I don't know what to do. I have one tank, which was supposed to eventually become my quarantine tank, that has two fish obviously with ich and so I'm sure the whole tank is infected. The tank I planned to add the most stuff to is now iffy - I don't know if it has ich, or if I'm just being paranoid and imagining a tiny white spot here and there - but I've increased the temp and added salt so I'm not sure I should try to add anyone else right now. My 29 gallon could probably house everyone I've ordered for a little while, but I am now afraid of adding new infectious diseases to my only almost certainly healthy tank. And my black tetras and serpae tetras are a little nippy, which is how they ended up in their own tank to begin with.

What are my options here? I'm not opposed to running out first thing in the morning and grabbing a new quarantine tank, but there is no way I could have it cycled by noon and shrimp are notoriously sensitive. I'm trying not to panic, but I'm feeling seriously overwhelmed right now. Help?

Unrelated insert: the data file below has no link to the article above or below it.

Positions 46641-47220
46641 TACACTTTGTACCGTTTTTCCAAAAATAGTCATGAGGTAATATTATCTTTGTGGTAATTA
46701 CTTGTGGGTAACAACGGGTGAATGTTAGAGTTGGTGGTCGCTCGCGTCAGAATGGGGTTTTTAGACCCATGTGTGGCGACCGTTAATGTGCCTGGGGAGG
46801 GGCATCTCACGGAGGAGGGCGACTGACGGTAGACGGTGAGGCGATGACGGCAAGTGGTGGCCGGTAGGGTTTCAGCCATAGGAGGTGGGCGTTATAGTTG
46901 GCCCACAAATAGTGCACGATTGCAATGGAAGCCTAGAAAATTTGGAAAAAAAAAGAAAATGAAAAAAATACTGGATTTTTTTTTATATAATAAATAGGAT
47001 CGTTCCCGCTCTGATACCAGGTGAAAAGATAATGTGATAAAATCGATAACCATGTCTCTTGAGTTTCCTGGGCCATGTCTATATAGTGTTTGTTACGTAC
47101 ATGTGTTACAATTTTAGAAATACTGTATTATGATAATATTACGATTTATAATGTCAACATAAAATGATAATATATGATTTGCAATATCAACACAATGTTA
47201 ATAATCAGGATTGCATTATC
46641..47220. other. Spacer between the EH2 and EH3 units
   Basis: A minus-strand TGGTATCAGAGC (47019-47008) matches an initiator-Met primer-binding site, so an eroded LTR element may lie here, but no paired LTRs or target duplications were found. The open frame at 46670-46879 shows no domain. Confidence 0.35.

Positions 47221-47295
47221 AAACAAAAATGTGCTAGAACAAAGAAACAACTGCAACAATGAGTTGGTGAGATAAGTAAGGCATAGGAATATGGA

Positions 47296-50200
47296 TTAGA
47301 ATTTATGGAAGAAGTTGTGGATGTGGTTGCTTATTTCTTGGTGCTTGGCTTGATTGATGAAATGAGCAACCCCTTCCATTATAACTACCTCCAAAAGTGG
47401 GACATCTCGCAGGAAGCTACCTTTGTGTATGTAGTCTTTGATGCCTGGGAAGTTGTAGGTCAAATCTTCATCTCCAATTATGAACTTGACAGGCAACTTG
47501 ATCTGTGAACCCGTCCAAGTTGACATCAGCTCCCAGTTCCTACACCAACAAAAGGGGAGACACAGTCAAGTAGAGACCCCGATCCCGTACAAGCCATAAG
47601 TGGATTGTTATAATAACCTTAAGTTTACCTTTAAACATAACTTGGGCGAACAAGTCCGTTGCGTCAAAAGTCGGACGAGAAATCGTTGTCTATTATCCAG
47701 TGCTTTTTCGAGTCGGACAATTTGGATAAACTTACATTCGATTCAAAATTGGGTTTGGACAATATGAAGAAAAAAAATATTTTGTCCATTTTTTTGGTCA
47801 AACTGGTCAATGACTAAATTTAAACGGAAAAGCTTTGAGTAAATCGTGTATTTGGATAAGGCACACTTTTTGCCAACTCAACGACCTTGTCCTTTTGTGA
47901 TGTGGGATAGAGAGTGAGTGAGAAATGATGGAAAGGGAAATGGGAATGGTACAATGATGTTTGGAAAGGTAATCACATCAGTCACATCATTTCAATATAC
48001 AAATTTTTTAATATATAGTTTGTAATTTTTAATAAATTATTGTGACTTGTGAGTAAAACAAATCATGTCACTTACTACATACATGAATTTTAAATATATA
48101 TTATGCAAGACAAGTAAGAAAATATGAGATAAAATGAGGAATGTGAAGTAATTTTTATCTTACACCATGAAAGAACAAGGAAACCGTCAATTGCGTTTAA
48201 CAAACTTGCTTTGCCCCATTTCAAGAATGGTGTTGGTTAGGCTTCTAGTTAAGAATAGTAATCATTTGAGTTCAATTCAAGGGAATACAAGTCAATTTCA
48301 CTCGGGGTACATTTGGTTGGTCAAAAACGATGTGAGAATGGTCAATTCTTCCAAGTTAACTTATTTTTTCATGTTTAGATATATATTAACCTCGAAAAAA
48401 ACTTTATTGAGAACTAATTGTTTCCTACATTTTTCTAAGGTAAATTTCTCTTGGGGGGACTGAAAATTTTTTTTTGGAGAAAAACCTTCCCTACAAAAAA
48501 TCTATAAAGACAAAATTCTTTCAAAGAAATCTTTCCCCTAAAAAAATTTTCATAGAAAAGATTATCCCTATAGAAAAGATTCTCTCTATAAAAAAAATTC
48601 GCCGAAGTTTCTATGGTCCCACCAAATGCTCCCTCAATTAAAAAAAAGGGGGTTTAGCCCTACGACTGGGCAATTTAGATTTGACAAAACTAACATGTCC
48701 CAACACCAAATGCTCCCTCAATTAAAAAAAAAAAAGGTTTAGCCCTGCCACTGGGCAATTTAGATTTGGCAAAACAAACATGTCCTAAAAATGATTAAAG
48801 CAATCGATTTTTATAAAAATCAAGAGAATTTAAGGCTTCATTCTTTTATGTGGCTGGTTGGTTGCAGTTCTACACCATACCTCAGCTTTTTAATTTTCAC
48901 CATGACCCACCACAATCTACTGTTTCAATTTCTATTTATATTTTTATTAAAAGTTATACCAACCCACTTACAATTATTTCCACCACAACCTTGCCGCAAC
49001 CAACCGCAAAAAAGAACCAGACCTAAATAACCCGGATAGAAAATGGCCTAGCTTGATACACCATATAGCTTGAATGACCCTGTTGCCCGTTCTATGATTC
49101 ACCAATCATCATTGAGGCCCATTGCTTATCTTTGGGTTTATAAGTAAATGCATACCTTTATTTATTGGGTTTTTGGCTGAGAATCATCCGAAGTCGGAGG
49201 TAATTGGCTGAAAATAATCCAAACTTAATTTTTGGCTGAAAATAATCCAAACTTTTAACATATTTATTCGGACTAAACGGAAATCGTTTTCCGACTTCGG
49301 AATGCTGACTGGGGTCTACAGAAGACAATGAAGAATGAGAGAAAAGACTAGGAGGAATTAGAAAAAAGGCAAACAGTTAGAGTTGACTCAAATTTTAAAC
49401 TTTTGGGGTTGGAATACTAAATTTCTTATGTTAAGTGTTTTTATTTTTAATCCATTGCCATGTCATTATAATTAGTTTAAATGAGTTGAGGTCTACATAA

Lupin 06-08-2007 12:05 AM

Welcome to the forum, Golden Rose.:wave:

Why not try to ask your local fish store for an established sponge filter media to jump start another tank to serve as quarantine tank?:) It will definitely help and will save you a lot of trouble. If I were you, I'd bite the bullet for awhile until everything will be back to normal.

How are the fish so far? Have you seen several more white spots?

Fingers crossed for you.:)

Edit: Now I'm totally confused with the options you have left.:? I would only advise watching the water parameters of your fourth tank while attempting to jump start it with the lfs' established sponge filter media or your media from the 29 gallons. If you detect ammonia and nitrites, do the water changes immediately. I don't think it is worth mixing the new arrivals in a QT where the occupants have ich. You'll never know that they don't actually carry ich compared to the afflicted ones.

Golden Rose 06-10-2007 01:09 PM

Just a quick update:

The fish, shrimp, snails, and plants arrived as scheduled. Fortunately, about half the fish turned out to be on backorder, so I didn't end up with quite as many new arrivals as I had feared. I had never ordered anything but plants online, so I was really pleasantly surprised that I only lost one fish in transit. (I lost more shrimp, unfortunately; I don't know if I was just unlucky or if that is typical.)